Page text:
Skip to Content

Angelo Badalamenti, ‘Twin Peaks’ composer, dies at 85

<i>Tibrina Hobson/Getty Images</i><br/>Composer Angelo Badalamenti
Getty Images
Tibrina Hobson/Getty Images
Composer Angelo Badalamenti

By Scottie Andrew, CNN

Angelo Badalamenti, the composer behind several beloved soundtracks, including David Lynch’s cult hit “Twin Peaks,” has died at 85.

His niece, the writer Frances Badalamenti, confirmed his death to CNN.

Badalamenti soundtracked several films over five decades, working with directors like Jane Campion, Danny Boyle and Paul Schrader. But he’s perhaps best known for scoring some of the iconic works of the eccentric auteur Lynch, with whom he worked on “Twin Peaks,” its companion film “Fire Walk With Me” and the show’s 2017 revival; “Blue Velvet” and “Mulholland Drive,” among other projects.

Badalamenti’s synthetic, jazzy, ominous themes complemented Lynch’s often surreal and disturbing works.

Badalamenti and Lynch worked together for decades

Before he was a film composer, the Brooklyn-born Badalamenti was a musical jack-of-all-trades. He taught at a Brooklyn public school after graduating from college and composed music for a televised production of “A Christmas Carol.” He wrote songs for artists like Nina Simone and scored films “Gordon’s War” and “Law and Disorder,” though the films performed poorly. During this time, he often worked under the pseudonym Andy Badale.

After a slow period, Badalamenti’s fortunes changed when he met Lynch on the set of the director’s 1986 film, “Blue Velvet.” The pianist was brought in to coach the film’s star Isabella Rossellini in singing the titular song. When producers were seeking a composer to score the film, Badalamenti won Lynch’s favor with an original song, to which Lynch later wrote lyrics, called “The Mysteries of Love.”

The creative dynamos collaborated closely: While composing Laura Palmer’s theme for “Twin Peaks,” Lynch sat beside Badalamenti’s keyboard and set the scene: Lynch saw dark woods, heard a soft wind blowing through a sycamore tree and an owl hooting. But the music grew lighter when he told Badalamenti about the girl — Palmer herself — hiding between the trees.

Badalamenti would play as Lynch spoke, adjusting his tempo as Lynch went on. When Lynch finished dictating the scenes, he leaped up to hug Badalamenti.

“He said, ‘Don’t do a thing and don’t change a single note — I see “Twin Peaks.”‘ And that’s how it was done,” Badalamenti said in a video detailing his composing process.

Badalamenti composed the “Twin Peaks” soundtrack on a Fender Rhodes Mark I, an electric keyboard produced in the mid-1970s on which he composed his scores for many of Lynch’s projects — a “kind of beat up” instrument, Badalamenti said, that nevertheless played up the uncanny, often nightmarish qualities of Lynch’s projects.

“I tried to make the music have a haunting feeling,” Badalamenti said in 2019 of his “Twin Peaks” score. “The haunting sounds have always been there, the off-center instrumentals — they have been with me ever since I was a child.”

That haunting quality is present in most of his soundtracks for Lynch’s work — save for “The Straight Story,” though the synths stayed, thanks to the Fender Rhodes Mark I. It’s a far more hopeful, personal tale than typical Lynch fare, with a score to match.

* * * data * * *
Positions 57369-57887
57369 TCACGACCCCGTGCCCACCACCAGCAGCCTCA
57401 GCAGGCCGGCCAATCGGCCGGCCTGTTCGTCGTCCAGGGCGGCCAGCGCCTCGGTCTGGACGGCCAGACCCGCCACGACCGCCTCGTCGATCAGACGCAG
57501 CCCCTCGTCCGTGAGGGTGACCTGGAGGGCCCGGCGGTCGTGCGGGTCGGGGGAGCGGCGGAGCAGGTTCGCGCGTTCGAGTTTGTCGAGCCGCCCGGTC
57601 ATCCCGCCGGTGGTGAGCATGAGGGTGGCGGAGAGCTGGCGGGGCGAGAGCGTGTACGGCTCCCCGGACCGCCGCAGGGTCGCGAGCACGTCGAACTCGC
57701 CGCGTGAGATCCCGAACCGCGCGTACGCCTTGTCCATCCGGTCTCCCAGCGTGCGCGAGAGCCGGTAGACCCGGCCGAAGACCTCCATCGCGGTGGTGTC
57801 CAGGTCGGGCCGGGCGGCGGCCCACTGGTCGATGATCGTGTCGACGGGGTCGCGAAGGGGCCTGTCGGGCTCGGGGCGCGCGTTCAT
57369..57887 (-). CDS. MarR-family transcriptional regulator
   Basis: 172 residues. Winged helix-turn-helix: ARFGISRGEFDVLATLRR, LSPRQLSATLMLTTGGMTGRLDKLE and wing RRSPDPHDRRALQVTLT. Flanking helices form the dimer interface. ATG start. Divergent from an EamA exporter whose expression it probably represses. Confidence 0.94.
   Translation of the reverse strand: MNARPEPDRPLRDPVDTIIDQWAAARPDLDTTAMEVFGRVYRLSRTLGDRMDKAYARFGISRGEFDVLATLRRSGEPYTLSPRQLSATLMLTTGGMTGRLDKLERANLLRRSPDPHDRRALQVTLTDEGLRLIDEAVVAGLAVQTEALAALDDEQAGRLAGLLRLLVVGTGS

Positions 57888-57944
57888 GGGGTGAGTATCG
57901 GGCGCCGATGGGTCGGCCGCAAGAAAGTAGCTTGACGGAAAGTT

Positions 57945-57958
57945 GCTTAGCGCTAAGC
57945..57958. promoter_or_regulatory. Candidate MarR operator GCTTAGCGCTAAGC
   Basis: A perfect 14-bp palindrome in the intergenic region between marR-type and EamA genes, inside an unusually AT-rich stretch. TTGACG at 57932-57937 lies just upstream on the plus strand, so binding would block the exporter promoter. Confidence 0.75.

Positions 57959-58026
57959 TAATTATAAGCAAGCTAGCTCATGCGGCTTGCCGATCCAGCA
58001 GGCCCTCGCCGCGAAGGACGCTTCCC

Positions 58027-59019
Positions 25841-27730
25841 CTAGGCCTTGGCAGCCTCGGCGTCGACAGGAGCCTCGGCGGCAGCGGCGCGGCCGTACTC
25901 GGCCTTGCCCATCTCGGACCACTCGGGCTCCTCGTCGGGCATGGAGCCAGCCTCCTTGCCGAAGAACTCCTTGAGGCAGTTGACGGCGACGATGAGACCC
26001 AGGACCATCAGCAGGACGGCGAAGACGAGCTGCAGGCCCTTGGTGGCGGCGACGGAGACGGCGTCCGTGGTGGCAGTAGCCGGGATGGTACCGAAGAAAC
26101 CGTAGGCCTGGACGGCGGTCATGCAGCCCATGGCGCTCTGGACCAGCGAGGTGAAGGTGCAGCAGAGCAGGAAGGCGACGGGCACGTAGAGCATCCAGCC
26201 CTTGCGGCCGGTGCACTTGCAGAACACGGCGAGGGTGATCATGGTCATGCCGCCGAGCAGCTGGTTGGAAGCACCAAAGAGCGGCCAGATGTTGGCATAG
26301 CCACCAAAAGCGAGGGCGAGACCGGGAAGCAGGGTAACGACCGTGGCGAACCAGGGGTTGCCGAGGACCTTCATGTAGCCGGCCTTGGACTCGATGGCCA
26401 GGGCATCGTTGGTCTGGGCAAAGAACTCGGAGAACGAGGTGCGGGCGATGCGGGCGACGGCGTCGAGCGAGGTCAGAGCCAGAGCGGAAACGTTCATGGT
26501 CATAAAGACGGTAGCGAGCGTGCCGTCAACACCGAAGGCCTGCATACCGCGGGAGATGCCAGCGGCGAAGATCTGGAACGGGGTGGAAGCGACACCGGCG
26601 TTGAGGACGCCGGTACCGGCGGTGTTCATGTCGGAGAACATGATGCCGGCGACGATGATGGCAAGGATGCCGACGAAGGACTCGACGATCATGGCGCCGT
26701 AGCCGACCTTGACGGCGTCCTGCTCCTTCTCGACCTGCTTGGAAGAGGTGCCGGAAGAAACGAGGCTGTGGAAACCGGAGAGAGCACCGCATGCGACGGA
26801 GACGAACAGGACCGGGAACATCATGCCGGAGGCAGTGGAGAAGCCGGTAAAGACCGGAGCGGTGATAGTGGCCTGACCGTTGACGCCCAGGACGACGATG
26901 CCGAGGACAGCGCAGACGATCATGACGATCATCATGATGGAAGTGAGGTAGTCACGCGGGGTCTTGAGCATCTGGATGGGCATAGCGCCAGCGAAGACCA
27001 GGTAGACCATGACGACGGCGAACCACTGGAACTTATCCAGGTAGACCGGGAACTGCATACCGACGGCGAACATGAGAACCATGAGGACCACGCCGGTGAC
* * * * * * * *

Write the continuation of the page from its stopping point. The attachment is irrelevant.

In between his soundtracks for Lynch, Badalamenti composed music for films like “National Lampoon’s Christmas Vacation” and “A Nightmare on Elm Street 3” as well as the series “Inside the Actors Studio.” He even wrote the Torch Theme for the 1992 Summer Olympics in Barcelona. And even on those projects, Badalamenti injected some of his unique musical trademarks — namely, the subtle darkness he infused most of his scores with.

“There are certain things I put into the music I write,” he told his niece Frances in a 2019 interview. “It is recognizable. It’s how I use certain dissonant things, and I pride myself on that.”

Fans and friends remember Badalamenti

Both cinephiles and music lovers mourned Badalamenti’s death. Film writer Scott Tobias remembered the immediate impact of watching “Twin Peaks” for the first time and recognizing it was something special.

“It all starts with Angelo Badalamenti’s music, suggestive of a primetime soap opera but so flush with emotion and mystery,” Tobias wrote. “One of the greatest.”

Kyle MacLachlan, who played the unusual, coffee-loving Agent Dale Cooper on “Twin Peaks,” called Badalamenti a “brilliant and talented maestro who was a master at setting a mood.

Frances Badalamenti said her uncle gave her indispensable advice that helped her find her confidence as a writer.

“The advice was not to follow your dreams, that is too willy-nilly,” she said in a statement to CNN. “It’s take what you have, the raw talent, whatever that is that is inside of you, and push hard and run with it. And that’s what he did and now he leaves us with these gifts of true art, this beautiful, visceral art.”

Lynch himself seemed to honor his former collaborator in a subtle, predictably offbeat way — in his daily weather report, which he shares on YouTube.

“Here in L.A., it’s raining, cloudy, very still right now,” Lynch said in Monday’s video before listing the temperature at the time in both Fahrenheit and Celsius. “Today — no music.”

™ & © 2022 Cable News Network, Inc., a Warner Bros. Discovery Company. All rights reserved.

Article Topic Follows: CNN - Entertainment

Jump to comments ↓

CNN Newsource


ABC 17 News is committed to providing a forum for civil and constructive conversation.

Please keep your comments respectful and relevant. You can review our Community Guidelines by clicking here

If you would like to share a story idea, please submit it here.

Skip to content